turned green and rough and hence their current appearance. At least they don’t grow taller than four feet but don’t let that fool you. They are quite strong. Stronger than an Ogre some say but since I have never met an Ogre, I can’t be sure. Most people pay up out of intimidation. The few who brave across without a better plan get a stone thrown their way.

As for Fairies, like Gin-gin, they are stunningly beautiful with perfect milky complexions and long flowing hair. Gin-gin’s is pure white and even without moonlight, she shines in the night. Her eyes are pale blue. She’s tall for her kind at ten inches and now that she’s courting age, late forties for Fairies, she has a hard time finding males taller than her. There are some. The thing with Fairies is they are very particular on appearances. All the girls like tall guys and all the guys like short girls so she has a tough time getting the taller ones to take notice for long.

She would have better luck if she didn’t spend so much time with me. Fairies don’t trust humans as a general rule of thumb, at least not the full grown ones. Her clan has not kept their displeasure in her choice of friends silent. Despite that we’re pretty inseparable. Perhaps because we share a firm believe that all life is equal. Not all humans feel the same. Many believe because we are the majority that we’re the top of the animal pyramid.

The Proclaimer, the official news source of Kismania and a rag publication in my opinion, has ads for Fairy sales. It’s illegal but they cover up their tracks by using coded language like Pixie power for so-many doubloons. Why doesn’t the King put an end to this?  The guards make raids but the ads never seem to end.

I don’t understand if they are magical how Fairies can be trapped in birdcages, which is how most are kept captive. Gin-gin says their magic is greatly hindered without their freedom. Too bad that doesn’t discourage folks from collecting them anyway and forcing them to do menial magical tasks for their keep.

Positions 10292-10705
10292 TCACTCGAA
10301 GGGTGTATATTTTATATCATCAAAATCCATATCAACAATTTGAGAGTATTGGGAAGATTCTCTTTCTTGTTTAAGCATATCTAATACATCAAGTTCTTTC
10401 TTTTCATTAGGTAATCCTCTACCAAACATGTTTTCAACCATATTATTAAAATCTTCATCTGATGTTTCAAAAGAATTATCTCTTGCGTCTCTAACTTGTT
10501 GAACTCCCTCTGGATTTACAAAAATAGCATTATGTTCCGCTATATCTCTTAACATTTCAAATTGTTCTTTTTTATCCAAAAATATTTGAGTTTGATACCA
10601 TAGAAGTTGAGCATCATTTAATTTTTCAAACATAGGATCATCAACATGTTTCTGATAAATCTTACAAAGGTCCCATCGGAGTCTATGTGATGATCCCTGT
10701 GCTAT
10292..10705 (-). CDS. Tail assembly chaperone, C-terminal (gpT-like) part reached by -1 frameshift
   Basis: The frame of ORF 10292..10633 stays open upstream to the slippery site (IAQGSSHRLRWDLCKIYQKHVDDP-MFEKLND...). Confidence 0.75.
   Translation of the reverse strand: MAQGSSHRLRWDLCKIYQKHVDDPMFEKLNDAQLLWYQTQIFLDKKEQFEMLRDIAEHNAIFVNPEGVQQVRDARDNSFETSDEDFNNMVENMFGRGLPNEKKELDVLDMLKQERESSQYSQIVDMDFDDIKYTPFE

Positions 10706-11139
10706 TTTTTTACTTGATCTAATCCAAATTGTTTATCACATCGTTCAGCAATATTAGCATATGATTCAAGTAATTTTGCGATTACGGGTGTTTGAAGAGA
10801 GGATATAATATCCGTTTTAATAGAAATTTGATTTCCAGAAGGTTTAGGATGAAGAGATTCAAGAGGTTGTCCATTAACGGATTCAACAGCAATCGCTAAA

The Proclaimer is wrong to allow it but that paper has no scruples. It is all anti- kingdom propaganda except for page six which is dedicated to the social elite’s interactions. I’ll admit this much – whoever does the artwork for their paper is fantastic. They use a new device called a camera and the pictures are incredibly lifelike. As much as I hate myself for reading those pages, I do.

I write for Insights, the next most circulated news, which is merely a tenth the size of The Proclaimer.  If we bothered to sensationalize we’d probably catch up but we adhere to moral standards like keeping the details to facts and not speculation. Quinn, the owner and editor of Insights, hired me last fall during a visit to Southland. He needed someone to report on our remote village. Really there isn’t a whole lot going on in my neck of the woods. I get a kick to see my articles in print. Mostly I cover the occasional tropical storm, weddings, births and any town event is big news like the Harvest and Summer Fiestas.

On Quinn’s recommendation, I use a pseudonym. My official reporter name is Susie Nimm but outside of my family, Gin-gin and a few co-workers, no one knows that. Everyone else calls me Felicia, short for Felicidad. It’s suits me better than Susie Nimm, which I consider my alter ego.